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Understanding key man risk

See all articlesUnderstanding key man risk
Selling a business
By
Sean O'Neill
Sean O'Neill
Managing Director
December 5, 2019
6
minute read

Minimising the risk of staff affecting your business valuation

In the majority of businesses, upper-level management is comprised of relatively few employees. In such circumstances, it is not unusual for a company’s future success and viability to hinge on the continued health, success and contributions of an owner, founder, or upper-level management team.

Key man risk is the phenomenon of placing knowledge, skills, and important relationships in the hands of one or a few staff members. If this key man is to leave the business, they take their knowledge with them, leaving the business open for risk.

Nash Advisory manages business sales from start to finish, and can help your business identify and manage key man risk when the time comes.

Identifying key man risk

Identifying key man risk

As a financial advisory business, Nash Advisory is all too familiar with key man risk. It is a common element in sales of businesses of any size, but in particular, family or privately-owned ventures.

Mitigating key man risk begins when a business takes stock of their key individuals.

  • Who are in positions of power?
  • What roles do they execute that cannot be done by anyone else?
  • Is the knowledge of these employees being managed effectively?
  • Where is the risk to the company if these people are to leave?

We find it useful to evaluate the following key business areas to determine whether key man risk is present.

1. Management and Leadership Skill

Management and leadership skill

Do key people in the organisation have important skills or experience to motivate or direct through changing industry circumstances?

Key management and people with key leadership skills add immeasurable value to your business, and are an appealing prospect to potential buyers, especially those of a private equity nature.

Management and leadership skills are hard to disseminate around the business and it does pay to keep these individuals on board throughout a sale.

2. Suppliers

Are relationships with suppliers largely dependent on key people in the organisation?

Maintaining supplier relationships is critical for ongoing operations. It pays to retain these relationships after a sale, as rebuilding them from scratch can take years.

To mitigate this risk, start spreading the role of dealing with suppliers among several individuals with different levels of responsibility.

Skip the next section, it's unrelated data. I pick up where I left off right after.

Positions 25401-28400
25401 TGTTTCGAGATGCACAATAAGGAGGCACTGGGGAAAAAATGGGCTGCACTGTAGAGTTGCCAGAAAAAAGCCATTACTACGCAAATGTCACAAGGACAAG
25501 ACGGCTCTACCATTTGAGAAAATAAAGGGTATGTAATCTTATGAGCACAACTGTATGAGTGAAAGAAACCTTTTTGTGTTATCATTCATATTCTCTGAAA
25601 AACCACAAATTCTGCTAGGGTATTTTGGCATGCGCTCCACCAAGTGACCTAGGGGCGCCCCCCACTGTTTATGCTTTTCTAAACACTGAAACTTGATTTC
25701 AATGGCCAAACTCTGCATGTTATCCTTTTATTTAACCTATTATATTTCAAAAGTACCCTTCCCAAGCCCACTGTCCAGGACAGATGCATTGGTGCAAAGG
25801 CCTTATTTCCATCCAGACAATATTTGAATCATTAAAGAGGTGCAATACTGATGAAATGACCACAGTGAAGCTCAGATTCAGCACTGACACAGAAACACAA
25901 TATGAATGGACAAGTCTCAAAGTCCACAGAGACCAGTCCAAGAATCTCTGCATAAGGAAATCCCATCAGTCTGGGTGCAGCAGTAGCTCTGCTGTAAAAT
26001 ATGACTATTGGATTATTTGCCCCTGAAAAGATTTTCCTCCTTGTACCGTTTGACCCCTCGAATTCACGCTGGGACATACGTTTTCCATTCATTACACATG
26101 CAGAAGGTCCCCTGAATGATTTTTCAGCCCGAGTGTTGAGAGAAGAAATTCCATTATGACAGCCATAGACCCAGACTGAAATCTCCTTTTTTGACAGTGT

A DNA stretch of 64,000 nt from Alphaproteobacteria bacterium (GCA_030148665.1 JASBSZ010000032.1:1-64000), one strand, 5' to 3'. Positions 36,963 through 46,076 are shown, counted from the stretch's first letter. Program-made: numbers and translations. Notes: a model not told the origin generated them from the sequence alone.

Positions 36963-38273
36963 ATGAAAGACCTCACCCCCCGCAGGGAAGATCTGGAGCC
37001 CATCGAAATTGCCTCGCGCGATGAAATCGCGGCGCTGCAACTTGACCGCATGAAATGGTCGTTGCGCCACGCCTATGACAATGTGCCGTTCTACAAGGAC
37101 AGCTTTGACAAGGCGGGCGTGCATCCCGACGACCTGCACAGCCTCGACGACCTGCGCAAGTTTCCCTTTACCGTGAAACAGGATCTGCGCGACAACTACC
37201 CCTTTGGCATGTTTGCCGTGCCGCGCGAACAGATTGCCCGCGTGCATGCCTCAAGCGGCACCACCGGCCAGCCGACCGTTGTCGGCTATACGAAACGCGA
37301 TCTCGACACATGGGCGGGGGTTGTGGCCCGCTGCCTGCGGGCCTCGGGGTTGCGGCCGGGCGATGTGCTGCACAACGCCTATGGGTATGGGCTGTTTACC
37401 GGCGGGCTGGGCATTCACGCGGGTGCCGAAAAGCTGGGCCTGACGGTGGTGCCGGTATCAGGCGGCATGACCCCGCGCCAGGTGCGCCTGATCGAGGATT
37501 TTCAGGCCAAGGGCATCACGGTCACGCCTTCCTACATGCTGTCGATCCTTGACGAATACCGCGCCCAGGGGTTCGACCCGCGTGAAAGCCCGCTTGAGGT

3. Customers and clients

Are relationships with customers largely dependent on key people in the organisation?

The profitability of a business comes from client relationships. Managing and maintaining these during and after a business sale is imperative to retaining a solid cashflow in the future.

A good way to dissolve client-facing key man risk is to ensure that the customer or client has multiple touch points within the business who they can feel comfortable dealing with.

4. Innovation

Do key people in the organisation have a unique ability to innovate products?

Innovation through knowledge of a business and its industry are huge selling points. One person should not hold the keys to a company's innovation.

Training is a great way to get other employees thinking critically about innovation. By introducing them to new ideas, they will feel comfortable innovating on their own.

5. Obtain debt or equity

Do key people in the organisation have the ability to obtain or provide debt or equity?

Obtaining or raising equity is an inherent skill that often subsists within a few key people in a business. This is a significant risk factor for businesses looking to sell, as they stand to lose their access to equity in the future.

Consider finding other avenues of obtaining equity before a business sale. The more options available, the less risk the business faces.

6. Employee loyalty

Employee loyalty

Are employees who are important to the business’s operations loyal to key people in the organisation?

Loyalty is difficult to quantify and equally difficult to mitigate against. Nevertheless, alliances need to be considered, especially when a business is facing a sale.

There is no way to break up loyalty. However, a business can take note of alliances and plan for any eventualities following a business sale.

How key man risk affects valuation

If a prospective buyer identified that key man risk does exist and the identified key man will leave the business, then it is common practice for the buyer to:

  1. Value the business as if there were no key man risk,
  2. Then, apply a key man risk discount factor.

Key man risk directly impacts on valuation, and it is therefore imperative to set in place systems, management, contracts, and processes to ensure key man risk is limited.

[feature_link]To get the best possible result when selling your business, it pays to understand how to value a business for sale.[/feature_link]

How to mitigate key man risk

There are two general steps that employees can take to reinforce their business against key man risk when preparing for a sale.

  1. Adequately train employees to effectively assume the duties and responsibilities of the key personnel.
  2. Diversified revenue, suppliers and distribution sources so that do not depend on the key personnel.

Contact Nash

If you’re considering selling your business, it is crucial to ensure that the business is in a position to be sustainably transitioned to the new owner.

Nash Advisory have extensive experience working with businesses looking to sell. We develop an action plan of items that the business can implement to limit key man risk, and ultimately realise increased value for the business upon sale.

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